Monday & Tuesday Feature Rain Chances, Ahead of Big Cool Down

Weather

Mother nature really brought a forecast to smile about over the weekend, with temps in the mid-upper 50s, and plenty of sunshine. For those that woke up bright and early this morning, a beautiful sunrise welcomed the day ahead. Skies were mostly clear for a majority of the overnight hours, before a deck of high clouds hovered in from the west. Thus creating the perfect conditions for this morning’s sunrise. Although warmer temperatures are on tap for our area today and tomorrow, it does come with a chance for showers. 

The rest of the morning features cloud cover thickening up turning our skies mostly cloudy for the second half of the day. Despite mostly cloudy skies, dry conditions linger through the early afternoon. A few stray showers cannot be ruled out during the afternoon, but the best chance for rain is later in the evening. As of this morning, a warm front is draped across the Midwest, including far southern Illinois.

This warm front is set to lift northward overnight Monday into early Tuesday, bringing with it the threat for strong to severe storms. Thunderstorm activity during the pre-sunrise hours tomorrow could bring the threat for large hail, especially along and southeast of Interstate 88. As of a result, the Storm Prediction Center has placed a marginal risk, or level 1 of 5, for areas south and southeast of the Rockford area. This does stretch southeastward through the Chicago metro, and into portions of northern Indiana.

Following the early morning storm activity, temperatures Tuesday afternoon manage to get into the low to mid 70s. This will be the first time that the Rockford International Airport records a 70° high this year, and first since the beginning of last October. Tomorrow afternoon also present a second opportunity for our area to see severe weather.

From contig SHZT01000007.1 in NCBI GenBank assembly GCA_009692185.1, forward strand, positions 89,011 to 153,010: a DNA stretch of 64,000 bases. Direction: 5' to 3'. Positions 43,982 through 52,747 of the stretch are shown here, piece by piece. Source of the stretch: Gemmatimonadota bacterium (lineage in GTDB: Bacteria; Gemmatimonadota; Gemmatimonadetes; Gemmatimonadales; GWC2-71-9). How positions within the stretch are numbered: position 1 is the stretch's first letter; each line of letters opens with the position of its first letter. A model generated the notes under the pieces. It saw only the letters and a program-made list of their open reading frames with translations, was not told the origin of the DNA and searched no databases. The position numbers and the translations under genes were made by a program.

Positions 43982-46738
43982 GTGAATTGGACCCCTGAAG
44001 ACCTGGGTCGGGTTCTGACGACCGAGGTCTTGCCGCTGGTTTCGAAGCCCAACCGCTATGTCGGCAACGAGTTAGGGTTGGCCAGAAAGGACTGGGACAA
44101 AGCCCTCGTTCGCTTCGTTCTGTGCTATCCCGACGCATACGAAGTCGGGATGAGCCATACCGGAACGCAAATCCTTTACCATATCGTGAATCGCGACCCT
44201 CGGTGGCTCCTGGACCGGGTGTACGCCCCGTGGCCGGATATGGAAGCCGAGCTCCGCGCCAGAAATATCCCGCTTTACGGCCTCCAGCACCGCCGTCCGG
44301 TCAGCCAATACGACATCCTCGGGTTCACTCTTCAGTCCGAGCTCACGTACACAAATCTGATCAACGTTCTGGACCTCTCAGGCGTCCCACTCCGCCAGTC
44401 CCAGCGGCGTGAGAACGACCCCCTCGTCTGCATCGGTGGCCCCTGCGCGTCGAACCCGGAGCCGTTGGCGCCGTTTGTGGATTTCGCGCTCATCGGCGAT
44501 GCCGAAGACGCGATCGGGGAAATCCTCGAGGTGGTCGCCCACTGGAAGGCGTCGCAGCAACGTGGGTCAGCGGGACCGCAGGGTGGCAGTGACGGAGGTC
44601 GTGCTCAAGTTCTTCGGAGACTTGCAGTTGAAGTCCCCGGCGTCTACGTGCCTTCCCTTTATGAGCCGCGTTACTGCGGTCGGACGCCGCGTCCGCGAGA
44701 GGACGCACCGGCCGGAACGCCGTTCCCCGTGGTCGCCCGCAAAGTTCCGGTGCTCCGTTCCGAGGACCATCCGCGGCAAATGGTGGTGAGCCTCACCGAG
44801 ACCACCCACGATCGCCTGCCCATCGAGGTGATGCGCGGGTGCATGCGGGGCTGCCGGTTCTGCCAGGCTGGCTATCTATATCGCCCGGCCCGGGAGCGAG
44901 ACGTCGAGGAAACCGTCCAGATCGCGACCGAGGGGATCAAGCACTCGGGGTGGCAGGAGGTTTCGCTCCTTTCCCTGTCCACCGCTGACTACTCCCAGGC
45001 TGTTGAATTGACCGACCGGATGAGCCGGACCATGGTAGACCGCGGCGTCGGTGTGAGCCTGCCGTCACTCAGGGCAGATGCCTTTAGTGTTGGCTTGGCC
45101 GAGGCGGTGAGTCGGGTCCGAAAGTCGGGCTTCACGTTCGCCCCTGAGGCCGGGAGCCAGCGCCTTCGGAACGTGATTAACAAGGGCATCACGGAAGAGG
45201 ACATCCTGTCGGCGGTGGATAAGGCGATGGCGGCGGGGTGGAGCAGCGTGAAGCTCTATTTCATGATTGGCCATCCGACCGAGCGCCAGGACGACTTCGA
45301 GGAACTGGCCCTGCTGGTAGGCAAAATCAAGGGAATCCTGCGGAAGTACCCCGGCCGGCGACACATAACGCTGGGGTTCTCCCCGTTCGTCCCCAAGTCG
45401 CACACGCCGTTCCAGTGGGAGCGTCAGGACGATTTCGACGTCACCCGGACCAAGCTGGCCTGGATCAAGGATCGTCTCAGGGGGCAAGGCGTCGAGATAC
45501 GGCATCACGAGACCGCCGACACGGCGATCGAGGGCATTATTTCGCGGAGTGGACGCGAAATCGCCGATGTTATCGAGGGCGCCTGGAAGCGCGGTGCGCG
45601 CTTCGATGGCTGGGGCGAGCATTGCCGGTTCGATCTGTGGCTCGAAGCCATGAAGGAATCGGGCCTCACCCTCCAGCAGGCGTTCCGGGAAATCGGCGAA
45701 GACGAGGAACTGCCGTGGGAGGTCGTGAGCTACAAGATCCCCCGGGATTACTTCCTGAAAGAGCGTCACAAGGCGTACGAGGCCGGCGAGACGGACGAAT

A cold front is forecast to sweep across the Stateline during the early evening hours on Tuesday. Forecast models do have enough CAPE or atmospheric energy, and moisture to work with ahead of the front. The one component that is in question is how much oomf or lift does the cold front have as it progresses through the Stateline. The Storm Prediction has left a marginal risk once again for our counties in Northern Illinois, with a higher risk for severe weather towards the southeast. Any storm that does become strong enough along the front will have the capability of producing high winds, and large hail. Otherwise, it will bring a threat for a few rumbles of thunder and spotty rain if the cold front isn’t capable of producing the needed lift.

Once this cold front passes through around sunset Tuesday evening, temperatures will drop back into the mid 60s by Wednesday afternoon. It’s the second cold front that is set to pass through late Wednesday evening that is going to bring an unseasonably cold air mass for the second half of the work week. High temperatures will drop from the upper 60s, down into the upper 40s for both Thursday and Friday. A good 8 to 12° below average, and temperatures we usually see in the middle of March. YUCK!

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